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United States and European Union Go 'Measure-for-Measure' for Free Trade

Brussels, Belgium—The National Institute of Standards and Technology, an agency of the Commerce Department's Technology Administration, and the Commission of the European Communities today signed an agreement that opens the way for mutual acceptance of product and process-related measurements performed on either side of the Atlantic Ocean. The new pact is a major step toward eliminating redundant product testing and other technical obstacles that can impede the flow of goods between the world's largest trading partners.

"The Implementing Arrangement for Cooperation in the Fields of Metrology and Measurement Standards" will lead to a trans-Atlantic system for assessing measurement equivalence. Such a system will help regulators in the United States and European nations to determine whether imported products meet the importing country's requirements, without additional testing.

Signed by NIST Director Raymond Kammer and Jorma Routti, director-general of the EC's Research Directorate, the implementing arrangement furthers the aims of "The New Trans-Atlantic Agenda," launched by President Clinton and the European Council of Ministers in December 1995.

In particular, the new arrangement will lead to a formal system for comparing measurements. Such a system is deemed integral to the free trade goals of the "U.S.- European Union Mutual Recognition Agreement," which went into effect last December. Covering six product areas that account for $50 billion in trans-Atlantic trade, the MRA calls for either party to accept as equivalent the results of tests, inspections and other evaluations performed by accredited laboratories or organizations on either continent.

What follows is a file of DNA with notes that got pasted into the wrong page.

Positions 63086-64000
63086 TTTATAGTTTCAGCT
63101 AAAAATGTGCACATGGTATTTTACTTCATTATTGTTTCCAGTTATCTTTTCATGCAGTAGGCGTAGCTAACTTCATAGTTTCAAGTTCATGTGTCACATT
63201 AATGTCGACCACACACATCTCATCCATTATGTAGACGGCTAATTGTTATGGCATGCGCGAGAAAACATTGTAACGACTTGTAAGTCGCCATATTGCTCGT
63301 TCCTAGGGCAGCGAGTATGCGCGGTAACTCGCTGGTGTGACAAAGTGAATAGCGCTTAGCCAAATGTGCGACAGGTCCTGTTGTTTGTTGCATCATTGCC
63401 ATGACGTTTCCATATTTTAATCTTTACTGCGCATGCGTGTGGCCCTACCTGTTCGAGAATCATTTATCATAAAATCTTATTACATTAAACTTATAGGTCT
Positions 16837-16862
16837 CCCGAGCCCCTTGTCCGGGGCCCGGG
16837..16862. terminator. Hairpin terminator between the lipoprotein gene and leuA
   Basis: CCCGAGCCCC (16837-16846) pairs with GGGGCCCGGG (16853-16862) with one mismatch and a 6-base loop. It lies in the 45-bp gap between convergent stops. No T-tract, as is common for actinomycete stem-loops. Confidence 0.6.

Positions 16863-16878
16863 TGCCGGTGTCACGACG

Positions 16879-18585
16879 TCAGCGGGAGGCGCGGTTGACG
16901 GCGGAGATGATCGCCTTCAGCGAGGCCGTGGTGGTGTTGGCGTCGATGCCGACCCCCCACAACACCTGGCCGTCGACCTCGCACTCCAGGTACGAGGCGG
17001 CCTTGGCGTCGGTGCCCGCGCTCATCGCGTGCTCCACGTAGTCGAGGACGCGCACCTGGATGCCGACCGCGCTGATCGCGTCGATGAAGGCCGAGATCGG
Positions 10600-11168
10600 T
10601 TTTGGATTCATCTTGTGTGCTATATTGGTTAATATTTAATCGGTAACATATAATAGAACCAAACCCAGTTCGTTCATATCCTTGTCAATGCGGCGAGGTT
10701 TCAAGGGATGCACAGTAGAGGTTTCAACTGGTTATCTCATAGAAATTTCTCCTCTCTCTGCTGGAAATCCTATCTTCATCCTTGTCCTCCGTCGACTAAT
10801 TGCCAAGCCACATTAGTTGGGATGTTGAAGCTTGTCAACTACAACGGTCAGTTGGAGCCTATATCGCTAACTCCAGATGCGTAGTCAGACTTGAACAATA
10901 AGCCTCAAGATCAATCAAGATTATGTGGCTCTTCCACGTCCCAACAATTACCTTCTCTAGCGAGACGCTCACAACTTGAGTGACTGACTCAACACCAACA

Today's signing was preceded by an 18-month study involving NIST, its counterpart national metrology institutes-or NMIs-in Europe, and more than 70 regulatory agencies in 18 nations. Researchers compared the capabilities of NIST and the other NMIs in performing measurements critical to securing regulatory approval of products in five of the six categories included in the MRA.

The study established measurement equivalence between NIST and the European NMIs, finding no differences of "practical importance." Non-technical issues, it concluded, are responsible for problems in securing regulators' acceptance in export markets, whether the United States or the European Union.

That's why a framework permitting regulators to assess measurement equivalence among NMIs on both continents should facilitate mutual recognition of test results performed by other types of organizations, such as accredited private-sector laboratories. Regulators typically require measurements performed by these laboratories to be linked directly to an NMI.

As a non-regulatory agency of the U.S. Department of Commerce's Technology Administration, NIST strengthens the U.S. economy and improves the quality of life by working with industry to develop and apply technology, measurements and standards through four partnerships: the Measurement and Standards Laboratories, the Advanced Technology Program, the Manufacturing Extension Partnership and the Baldrige National Quality Program.

Released October 5, 1999, Updated February 1, 2023